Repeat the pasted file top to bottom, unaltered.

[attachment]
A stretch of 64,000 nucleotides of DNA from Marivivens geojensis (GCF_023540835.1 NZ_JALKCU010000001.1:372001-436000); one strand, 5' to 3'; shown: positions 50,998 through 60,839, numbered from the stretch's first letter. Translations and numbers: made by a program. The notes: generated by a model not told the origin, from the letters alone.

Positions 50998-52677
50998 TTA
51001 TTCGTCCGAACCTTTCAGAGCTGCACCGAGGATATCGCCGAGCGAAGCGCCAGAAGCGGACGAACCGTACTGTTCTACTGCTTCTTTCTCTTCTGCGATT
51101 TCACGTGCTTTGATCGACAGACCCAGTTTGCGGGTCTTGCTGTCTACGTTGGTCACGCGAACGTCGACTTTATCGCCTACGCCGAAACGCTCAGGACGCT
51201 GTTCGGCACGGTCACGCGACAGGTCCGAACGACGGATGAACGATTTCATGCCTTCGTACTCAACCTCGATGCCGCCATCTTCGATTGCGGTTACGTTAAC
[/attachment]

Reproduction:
A stretch of 64,000 nucleotides of DNA from Marivivens geojensis (GCF_023540835.1 NZ_JALKCU010000001.1:372001-436000); one strand, 5' to 3'; shown: positions 50,998 through 60,839, numbered from the stretch's first letter. Translations and numbers: made by a program. The notes: generated by a model not told the origin, from the letters alone.

Positions 50998-52677
50998 TTA
51001 TTCGTCCGAACCTTTCAGAGCTGCACCGAGGATATCGCCGAGCGAAGCGCCAGAAGCGGACGAACCGTACTGTTCTACTGCTTCTTTCTCTTCTGCGATT
51101 TCACGTGCTTTGATCGACAGACCCAGTTTGCGGGTCTTGCTGTCTACGTTGGTCACGCGAACGTCGACTTTATCGCCTACGCCGAAACGCTCAGGACGCT
51201 GTTCGGCACGGTCACGCGACAGGTCCGAACGACGGATGAACGATTTCATGCCTTCGTACTCAACCTCGATGCCGCCATCTTCGATTGCGGTTACGTTAAC